Another interesting note, Madonna had never been dressed as a man to this point, nor made to look like Marlene Dietrich or referenced the post-Weimar style that von Sternberg and Dietrich brought to Hollywood in the 1930s. Clearly, this image had its own effect on Madonna personally, because four years later, she presented herself almost exactly in the style of my image for the video “Vogue,“ directed by David Fincher in 1990.
IRMA: You are very passionate about detail; can you tell me a story of one of your works where a tiny detail made the path for an entire story.
Matthew Rolston: Detail is very important to me. I’m not sure that I can name one specific time where a detail paved the way, but I firmly believe that even the smallest details carry enormous importance. The audience is always searching for meaning. It’s a natural instinct.
IRMA: Where do you find references and inspiration today, in a social media and digital driven world. Do you work with SM influences which added a new kind of language to photography?
Matthew Rolston: I am actually very, very new to social media. To promote the Hollywood Royale project, as well as my latest fine art exhibition (called Art People, debuting in Los Angeles next week), I have finally created social media accounts.
But for me, inspiration can come from anywhere. My antenna is always up, and it’s always receiving. Of course, I’m looking at the history of photography, but also classical art, architecture and interior design, Hollywood films, all forms of music – really, inspiration can come from anything that gives me pleasure. Keying into those things that I love is how I continue to be inspired. And as far as I’m concerned, it’s the only way to live.
Digital advancements have made searching for inspiration much easier, but I still believe it is important to engage with printed materials and to physically visit museums, galleries, libraries, etc, to touch, feel, and experience things firsthand.
IRMA: In most of your fotos people do not smile but show an emotional strength, how do you get this strong expression out of them?
Matthew Rolston: In a way (and this has been said by many other portrait artists), every portrait is really a self-portrait. So perhaps I’m instinctively searching for my own identity in the faces and eyes of my subjects.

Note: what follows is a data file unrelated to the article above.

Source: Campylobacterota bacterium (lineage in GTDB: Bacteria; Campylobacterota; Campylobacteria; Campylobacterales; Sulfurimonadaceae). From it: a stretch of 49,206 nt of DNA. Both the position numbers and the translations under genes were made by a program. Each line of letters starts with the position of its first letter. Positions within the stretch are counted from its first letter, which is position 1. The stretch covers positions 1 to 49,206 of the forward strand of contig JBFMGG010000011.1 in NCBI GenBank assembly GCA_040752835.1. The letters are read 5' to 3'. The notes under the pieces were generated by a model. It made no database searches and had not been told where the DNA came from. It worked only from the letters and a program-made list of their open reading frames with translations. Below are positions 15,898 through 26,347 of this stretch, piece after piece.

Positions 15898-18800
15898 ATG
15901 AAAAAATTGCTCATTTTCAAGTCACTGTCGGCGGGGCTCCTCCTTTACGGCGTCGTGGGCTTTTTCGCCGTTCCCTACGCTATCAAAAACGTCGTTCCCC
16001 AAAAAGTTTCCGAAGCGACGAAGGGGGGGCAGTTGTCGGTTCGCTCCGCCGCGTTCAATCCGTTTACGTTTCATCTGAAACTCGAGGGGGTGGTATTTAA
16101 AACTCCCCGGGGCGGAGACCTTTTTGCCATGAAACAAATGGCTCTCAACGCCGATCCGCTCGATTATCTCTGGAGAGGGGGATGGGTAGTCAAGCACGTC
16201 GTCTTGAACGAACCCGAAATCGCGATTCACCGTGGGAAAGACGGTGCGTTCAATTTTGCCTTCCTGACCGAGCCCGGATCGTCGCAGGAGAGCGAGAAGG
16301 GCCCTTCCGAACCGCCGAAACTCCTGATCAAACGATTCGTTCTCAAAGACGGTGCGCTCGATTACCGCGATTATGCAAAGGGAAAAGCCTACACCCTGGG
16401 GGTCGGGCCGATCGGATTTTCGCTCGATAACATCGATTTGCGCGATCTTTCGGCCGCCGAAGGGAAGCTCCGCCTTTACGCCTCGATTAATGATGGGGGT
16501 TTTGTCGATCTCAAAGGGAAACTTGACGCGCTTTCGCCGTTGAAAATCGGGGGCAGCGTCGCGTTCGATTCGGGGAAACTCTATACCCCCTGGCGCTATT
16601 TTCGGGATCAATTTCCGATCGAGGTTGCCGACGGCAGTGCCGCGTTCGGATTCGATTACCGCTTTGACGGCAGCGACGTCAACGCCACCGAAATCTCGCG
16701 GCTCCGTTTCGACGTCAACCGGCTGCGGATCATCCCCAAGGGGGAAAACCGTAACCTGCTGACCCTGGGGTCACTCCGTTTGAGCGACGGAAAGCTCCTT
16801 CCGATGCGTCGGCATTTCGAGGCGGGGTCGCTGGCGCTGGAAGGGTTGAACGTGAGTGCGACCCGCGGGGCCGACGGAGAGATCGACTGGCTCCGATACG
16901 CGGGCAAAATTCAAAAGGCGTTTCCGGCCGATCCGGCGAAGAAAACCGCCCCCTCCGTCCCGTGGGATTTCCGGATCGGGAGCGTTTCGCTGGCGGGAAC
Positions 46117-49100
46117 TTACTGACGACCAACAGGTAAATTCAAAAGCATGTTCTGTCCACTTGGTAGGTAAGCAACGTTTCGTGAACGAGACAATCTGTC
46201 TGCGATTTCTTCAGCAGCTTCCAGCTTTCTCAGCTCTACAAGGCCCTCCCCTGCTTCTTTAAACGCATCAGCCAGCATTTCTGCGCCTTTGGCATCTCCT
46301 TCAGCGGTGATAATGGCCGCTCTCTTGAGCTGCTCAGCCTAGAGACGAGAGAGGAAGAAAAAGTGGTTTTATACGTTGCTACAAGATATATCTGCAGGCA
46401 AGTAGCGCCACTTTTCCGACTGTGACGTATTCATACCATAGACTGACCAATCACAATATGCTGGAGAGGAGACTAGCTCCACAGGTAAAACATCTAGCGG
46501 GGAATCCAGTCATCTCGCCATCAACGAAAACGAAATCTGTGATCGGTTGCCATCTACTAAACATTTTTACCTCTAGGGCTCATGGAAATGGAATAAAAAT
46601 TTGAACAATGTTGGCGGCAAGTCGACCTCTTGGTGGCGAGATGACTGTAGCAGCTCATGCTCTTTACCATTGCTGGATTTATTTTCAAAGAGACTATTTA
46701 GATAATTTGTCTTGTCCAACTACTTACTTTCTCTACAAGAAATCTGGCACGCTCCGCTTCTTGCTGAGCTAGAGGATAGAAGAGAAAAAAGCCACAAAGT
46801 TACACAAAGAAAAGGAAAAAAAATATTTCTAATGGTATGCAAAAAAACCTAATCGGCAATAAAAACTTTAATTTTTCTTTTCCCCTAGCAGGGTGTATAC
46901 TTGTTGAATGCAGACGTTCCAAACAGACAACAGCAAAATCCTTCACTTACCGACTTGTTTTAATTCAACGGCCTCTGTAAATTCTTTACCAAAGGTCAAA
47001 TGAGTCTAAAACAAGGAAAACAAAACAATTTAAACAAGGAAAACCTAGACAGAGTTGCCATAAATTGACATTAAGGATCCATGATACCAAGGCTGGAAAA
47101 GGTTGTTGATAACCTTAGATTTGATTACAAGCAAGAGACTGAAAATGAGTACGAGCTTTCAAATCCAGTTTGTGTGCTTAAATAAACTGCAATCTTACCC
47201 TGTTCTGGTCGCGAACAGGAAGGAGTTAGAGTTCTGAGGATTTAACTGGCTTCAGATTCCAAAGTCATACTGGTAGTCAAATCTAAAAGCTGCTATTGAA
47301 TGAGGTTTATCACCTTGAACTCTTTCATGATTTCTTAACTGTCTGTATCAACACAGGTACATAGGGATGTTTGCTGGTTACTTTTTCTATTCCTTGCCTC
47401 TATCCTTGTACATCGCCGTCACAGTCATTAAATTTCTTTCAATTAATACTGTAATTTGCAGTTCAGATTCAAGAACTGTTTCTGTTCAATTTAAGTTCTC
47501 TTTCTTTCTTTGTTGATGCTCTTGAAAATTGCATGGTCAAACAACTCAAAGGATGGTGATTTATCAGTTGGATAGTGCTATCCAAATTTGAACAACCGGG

IRMA: Tell me about your Interpretation of the Seven Deadly Sins?
Matthew Rolston: The seven deadly sins, also known as the capital vices, or cardinal sins, are a grouping and classification, of Catholic origin, of vices, which exist as a form of moral instruction to the faithful. According to the standard list, they are: pride (vainglory), greed, lust, envy, gluttony, wrath (anger), and sloth.
The Catholic Church has used the doctrine of the seven deadly sins in order to curtail people’s inclinations towards ‘evil’ – before dire consequences or misdeeds might occur.
Pieter Bruegel the Elder’s depictions of the seven deadly sins, from the Dutch Renaissance, are one of the best known of many works, both religious and non-religious, that have represented this doctrine throughout the ages, and served as my inspiration for this 1985 photographic series, shot on assignment for Andy Warhol’s Interview magazine.
In this portfolio, American model and actress Kelly LeBrock, who, given her sensual beauty, could herself be considered a living example of lustful temptation, is shown as the literal embodiment of each of the sins, including being portrayed in the series as a version of legendary American entertainer Elvis Presley, in order to illustrate the sin of greed – in my interpretation – a greed for fame.
The exhibition of Hollywood Royale: Out of the School of Los Angeles made its worldwide debut at Berlin’s CAMERA WORK Photogalerie (Kantstraße 149, 10623 Berlin) on 21 October. It will be on display there until 2 December. The exhibit will make its U.S. debut in Los Angeles at the Fahey/Klein Gallery on Friday, 2 March.
All images © Matthew Rolston.